Rich: He got very excited. He’s down playing it.
Byron: Super excited. He hugged me.
Rich: Oh yes, when John likes something, his eyebrows do this [signals them raising]. If it’s a really good idea his mouth will pop open too. So, he’s not a very good poker player.
Byron: But he really loved the idea of doing this because he grew up on Wind In The Willows. He did say, if we are going to do this, we are going to have to make this film very, very different from other talking animal films, and so we really needed to figure out how this city was going to work. When you look at it, it is engineered to actually work. We have multiple scale doors that you see on the train, there’s a huge air-conditioning heating wall that actually would work if you had enough money and time to build it…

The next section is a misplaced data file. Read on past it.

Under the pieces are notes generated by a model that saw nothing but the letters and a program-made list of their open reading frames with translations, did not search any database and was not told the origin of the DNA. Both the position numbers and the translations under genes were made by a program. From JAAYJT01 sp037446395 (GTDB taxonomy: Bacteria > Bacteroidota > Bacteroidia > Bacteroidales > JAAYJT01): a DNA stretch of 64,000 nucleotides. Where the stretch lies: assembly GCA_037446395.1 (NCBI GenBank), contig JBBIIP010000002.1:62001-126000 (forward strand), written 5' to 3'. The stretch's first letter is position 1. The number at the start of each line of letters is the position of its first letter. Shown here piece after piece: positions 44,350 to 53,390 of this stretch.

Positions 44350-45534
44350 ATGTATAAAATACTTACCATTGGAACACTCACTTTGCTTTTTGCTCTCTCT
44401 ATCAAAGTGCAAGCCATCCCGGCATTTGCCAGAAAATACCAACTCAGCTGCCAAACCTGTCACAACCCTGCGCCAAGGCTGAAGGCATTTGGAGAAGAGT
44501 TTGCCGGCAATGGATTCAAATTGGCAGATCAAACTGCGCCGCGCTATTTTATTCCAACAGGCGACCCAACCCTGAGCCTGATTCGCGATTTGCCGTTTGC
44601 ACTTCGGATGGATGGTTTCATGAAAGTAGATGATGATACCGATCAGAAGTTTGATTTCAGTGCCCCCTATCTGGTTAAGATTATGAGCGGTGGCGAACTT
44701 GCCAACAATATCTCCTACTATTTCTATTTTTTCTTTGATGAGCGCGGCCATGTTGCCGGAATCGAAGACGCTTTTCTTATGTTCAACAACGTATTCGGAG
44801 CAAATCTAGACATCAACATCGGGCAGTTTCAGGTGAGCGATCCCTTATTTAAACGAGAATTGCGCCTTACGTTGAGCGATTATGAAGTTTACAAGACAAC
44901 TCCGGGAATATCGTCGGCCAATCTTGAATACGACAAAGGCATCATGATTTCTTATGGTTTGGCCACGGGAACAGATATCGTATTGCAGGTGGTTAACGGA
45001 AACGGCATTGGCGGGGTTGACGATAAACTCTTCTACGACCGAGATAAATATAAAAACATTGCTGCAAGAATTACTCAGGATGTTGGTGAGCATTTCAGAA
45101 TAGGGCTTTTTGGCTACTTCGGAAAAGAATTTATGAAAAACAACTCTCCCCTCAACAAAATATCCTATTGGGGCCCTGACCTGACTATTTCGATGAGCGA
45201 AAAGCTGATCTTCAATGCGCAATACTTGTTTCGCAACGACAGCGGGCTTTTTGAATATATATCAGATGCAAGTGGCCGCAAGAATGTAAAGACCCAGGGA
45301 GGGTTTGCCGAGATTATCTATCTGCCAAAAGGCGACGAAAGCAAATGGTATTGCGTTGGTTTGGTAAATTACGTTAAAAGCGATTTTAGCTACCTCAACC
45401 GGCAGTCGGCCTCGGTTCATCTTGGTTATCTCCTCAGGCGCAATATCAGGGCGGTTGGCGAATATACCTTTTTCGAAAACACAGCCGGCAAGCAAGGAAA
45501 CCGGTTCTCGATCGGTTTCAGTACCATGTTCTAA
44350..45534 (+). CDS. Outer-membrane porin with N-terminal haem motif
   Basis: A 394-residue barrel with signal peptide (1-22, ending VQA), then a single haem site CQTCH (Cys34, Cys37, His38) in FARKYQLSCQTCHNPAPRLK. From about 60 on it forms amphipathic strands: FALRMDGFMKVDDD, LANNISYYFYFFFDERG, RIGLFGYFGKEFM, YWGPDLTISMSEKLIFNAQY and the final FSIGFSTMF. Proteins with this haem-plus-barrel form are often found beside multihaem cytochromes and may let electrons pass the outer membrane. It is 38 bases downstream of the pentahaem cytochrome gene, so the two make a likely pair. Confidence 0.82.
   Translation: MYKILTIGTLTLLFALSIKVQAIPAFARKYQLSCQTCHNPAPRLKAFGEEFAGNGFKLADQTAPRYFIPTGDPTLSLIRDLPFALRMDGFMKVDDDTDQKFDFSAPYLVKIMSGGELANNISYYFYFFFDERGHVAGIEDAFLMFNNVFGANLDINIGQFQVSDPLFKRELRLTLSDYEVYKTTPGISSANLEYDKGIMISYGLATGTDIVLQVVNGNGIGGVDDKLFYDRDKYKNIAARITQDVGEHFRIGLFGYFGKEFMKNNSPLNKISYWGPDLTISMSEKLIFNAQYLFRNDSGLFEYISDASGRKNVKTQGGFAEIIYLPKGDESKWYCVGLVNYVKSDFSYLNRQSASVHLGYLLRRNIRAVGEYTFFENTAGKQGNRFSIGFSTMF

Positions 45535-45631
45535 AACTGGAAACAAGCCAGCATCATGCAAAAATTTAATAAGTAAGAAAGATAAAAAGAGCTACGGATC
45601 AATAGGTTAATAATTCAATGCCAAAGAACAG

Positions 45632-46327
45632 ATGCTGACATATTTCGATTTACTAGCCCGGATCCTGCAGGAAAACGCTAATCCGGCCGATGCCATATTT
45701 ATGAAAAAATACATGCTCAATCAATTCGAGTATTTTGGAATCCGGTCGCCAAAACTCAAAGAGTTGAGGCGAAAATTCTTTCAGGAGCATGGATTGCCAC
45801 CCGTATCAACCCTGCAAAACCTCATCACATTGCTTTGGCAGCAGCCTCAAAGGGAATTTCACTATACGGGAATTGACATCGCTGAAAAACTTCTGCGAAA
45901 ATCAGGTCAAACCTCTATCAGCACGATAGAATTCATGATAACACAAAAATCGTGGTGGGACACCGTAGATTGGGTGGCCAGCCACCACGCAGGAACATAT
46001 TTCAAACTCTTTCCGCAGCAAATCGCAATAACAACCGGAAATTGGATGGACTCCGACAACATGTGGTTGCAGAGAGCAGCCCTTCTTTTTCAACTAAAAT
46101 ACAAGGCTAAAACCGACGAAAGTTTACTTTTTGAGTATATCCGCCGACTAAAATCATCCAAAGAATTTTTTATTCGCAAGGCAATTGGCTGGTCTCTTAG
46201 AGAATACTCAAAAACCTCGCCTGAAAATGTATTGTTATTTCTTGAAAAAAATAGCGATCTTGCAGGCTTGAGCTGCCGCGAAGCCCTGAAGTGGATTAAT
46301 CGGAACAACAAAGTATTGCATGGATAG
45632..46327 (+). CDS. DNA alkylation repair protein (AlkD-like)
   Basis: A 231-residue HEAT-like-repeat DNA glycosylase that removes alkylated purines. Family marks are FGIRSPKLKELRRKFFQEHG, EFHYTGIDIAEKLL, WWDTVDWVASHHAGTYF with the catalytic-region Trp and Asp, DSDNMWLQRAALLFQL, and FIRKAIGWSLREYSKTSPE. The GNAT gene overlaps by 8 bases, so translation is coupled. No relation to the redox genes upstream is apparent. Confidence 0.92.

And the juice bar…
Byron: And the juice bar! There’s just layer upon layer of things that would really, really work.
Rich. It makes the world authentic and well thought out – lie you’re going to some place real. We would talk about when we were kids. I knew that I would read books, or watch cartoons about these kind of anthropomorphic animal worlds where they all lived in a city that just looked like New York or something. I was always like… ‘isn’t the polar bear really hot?’ We thought, we could do it differently, we can make this into something that people haven;t seen before by doing different neighbourhoods that make the animals comfortable from where they’re from – the way that you would have ethnic neighbourhoods in any big city. It make it feel like this is a place which has history and a legacy to it, and there’s old buildings and new ones and things for mice and things for big animals.
Can you tell us about the research that you did?
Byron: One of the things we do before we start any big project, and this was true with Wreck-It-Ralph where Rich had to become the foremost expert on video games…